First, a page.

L A P O R T E, Ind., May 29, 2001 -- Mindy Cosaert, 11, is a spelling whiz.
Word by word, letter by letter, her skill has won her a spot as one of the 248 finalists competing in this week's three-day-long Scripps Howard National Spelling Bee in Washington, D.C.
"I study a lot," Mindy explains. "I study, like, two hours [a day]." And she's drawn a lot of attention because, together with her brother and two sisters, she is taught at home.
"Education is just the whole day, a way of life," says her mother, Carol Cosaert. "It's not just a few hours in the day."
Unlike public school students with their strict schedule of subjects, Mindy can dwell as much as she wants on spelling.
Home Schooled Finalists Gaining in Numbers
Home-schooled children began showing up at the spelling bee a decade ago. And their numbers have steadily increased.
Even though students taught at homes make up just 2 percent of the entire school age population, they are more than 10 percent of the finalists in this year's national spelling bee. They will make up an even higher percentage at National Geographic Society's National Geographic Bee.
"I think there's a certain sense of astonishment," says Paige Kimble, the director of the Scripps Howard National Spelling Bee. "And frankly I think there's also a sense of respect and jealousy."
"The recent successes of home schoolers in these contests have been very beneficial for home education because it now becomes credible to many people who were thinking before that this is just done by a bunch of weirdos who want to go in the back woods and isolate their children," says Michael Smith, the president of the Home School Legal Defense Association. "There are people actually considering home schooling today [who] would have never thought about it 10 years ago."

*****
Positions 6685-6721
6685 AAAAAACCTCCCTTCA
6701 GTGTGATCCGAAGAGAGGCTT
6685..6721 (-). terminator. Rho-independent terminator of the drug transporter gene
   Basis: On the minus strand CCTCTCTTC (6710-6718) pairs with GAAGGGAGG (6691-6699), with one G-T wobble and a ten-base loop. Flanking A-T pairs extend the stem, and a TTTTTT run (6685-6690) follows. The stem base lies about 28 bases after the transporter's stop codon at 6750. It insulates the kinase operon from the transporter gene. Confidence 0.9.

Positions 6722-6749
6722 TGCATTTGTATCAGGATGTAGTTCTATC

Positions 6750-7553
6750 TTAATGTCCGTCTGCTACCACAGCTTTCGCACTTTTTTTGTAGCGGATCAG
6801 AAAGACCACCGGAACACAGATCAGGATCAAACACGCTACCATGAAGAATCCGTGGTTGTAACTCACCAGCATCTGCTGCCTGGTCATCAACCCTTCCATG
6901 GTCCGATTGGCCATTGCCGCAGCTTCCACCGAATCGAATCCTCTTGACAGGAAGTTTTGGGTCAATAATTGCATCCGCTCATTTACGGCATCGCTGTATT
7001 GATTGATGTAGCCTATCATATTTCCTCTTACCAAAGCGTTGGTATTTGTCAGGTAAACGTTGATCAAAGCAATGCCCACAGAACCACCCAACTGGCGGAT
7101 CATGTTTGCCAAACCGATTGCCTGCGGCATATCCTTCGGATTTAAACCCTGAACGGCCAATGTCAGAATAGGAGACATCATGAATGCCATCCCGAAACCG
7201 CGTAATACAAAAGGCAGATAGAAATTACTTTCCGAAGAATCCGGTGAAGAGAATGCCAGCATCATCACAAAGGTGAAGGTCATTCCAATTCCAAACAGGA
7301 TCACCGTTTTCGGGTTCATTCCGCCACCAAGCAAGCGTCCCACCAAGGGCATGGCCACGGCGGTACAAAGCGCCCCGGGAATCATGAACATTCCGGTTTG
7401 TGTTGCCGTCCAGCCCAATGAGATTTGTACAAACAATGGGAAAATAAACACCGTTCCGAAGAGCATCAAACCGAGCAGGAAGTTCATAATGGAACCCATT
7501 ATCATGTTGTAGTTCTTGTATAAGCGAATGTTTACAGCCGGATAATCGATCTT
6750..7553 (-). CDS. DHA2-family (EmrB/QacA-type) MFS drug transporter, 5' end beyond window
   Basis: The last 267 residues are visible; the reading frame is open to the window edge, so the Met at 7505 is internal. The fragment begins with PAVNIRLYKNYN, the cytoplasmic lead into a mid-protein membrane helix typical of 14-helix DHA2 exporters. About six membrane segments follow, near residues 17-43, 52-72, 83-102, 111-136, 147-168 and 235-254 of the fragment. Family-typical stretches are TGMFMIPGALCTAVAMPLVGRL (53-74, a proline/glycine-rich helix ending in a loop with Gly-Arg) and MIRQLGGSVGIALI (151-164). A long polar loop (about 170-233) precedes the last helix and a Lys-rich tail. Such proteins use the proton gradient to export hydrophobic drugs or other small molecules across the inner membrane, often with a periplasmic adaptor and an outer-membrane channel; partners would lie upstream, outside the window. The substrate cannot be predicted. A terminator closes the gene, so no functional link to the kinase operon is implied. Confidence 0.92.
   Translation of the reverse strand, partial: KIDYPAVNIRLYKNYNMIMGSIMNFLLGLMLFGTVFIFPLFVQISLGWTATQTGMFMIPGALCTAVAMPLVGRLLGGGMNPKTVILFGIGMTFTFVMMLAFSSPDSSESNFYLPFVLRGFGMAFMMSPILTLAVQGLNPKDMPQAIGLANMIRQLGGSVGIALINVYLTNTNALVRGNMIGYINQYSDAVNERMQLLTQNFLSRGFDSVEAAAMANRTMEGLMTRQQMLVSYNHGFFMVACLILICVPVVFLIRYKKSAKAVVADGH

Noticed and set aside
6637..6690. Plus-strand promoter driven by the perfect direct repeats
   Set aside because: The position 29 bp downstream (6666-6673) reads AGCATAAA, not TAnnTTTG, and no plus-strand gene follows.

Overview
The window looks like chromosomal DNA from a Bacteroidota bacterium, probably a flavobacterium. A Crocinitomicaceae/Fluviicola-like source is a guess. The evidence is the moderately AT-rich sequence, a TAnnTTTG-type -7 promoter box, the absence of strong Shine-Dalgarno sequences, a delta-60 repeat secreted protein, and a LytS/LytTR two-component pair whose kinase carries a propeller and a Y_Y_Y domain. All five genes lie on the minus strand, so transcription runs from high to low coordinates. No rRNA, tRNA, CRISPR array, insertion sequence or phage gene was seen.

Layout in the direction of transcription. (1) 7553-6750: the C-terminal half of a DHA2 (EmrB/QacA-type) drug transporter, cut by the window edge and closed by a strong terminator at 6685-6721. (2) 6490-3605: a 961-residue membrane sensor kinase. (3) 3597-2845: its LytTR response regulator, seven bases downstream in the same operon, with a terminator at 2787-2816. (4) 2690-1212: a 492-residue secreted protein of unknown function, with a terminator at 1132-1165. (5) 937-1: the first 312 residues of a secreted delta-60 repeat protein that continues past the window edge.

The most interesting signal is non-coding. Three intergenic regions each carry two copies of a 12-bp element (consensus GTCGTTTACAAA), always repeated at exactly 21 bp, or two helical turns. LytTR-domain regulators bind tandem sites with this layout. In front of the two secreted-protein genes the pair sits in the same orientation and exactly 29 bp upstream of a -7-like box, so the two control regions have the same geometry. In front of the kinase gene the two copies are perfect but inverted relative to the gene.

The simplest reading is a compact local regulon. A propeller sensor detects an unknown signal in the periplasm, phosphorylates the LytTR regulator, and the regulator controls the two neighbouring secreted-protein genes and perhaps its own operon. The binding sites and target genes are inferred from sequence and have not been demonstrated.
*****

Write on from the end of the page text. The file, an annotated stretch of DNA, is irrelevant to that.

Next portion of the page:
Only a Master of Memorization?
Amanda Whitworth, 14, of Columbia, Mo., is in Washington, D.C., where she is a finalist in the spelling bee. She has been taught at home by her high school-educated mother, Becky, who admits, "I can't even pronounce some of the words that she knows and for her to remember how to spell them, it's really amazing to me."
Advocates of public education say spelling bees prove little beyond a mastery of memorization.
"I don't think winning a spelling bee proves that one form of education is superior to another," says Paul Houston of the American Association of School Administrators. "If that's the way the parents want to spend their time with their child, that's certainly a choice that's valid for them to make individually. But I don't think it says a lot about the form of schooling that they've gone through."
Try telling that to Mindy Cosaert who spelled "diapsid" for us in a matter of seconds. "Diapsid. D-i-a-p-s-i-d. Diapsid."
She got it right. But then, everyone knows how to spell diapsid. Right?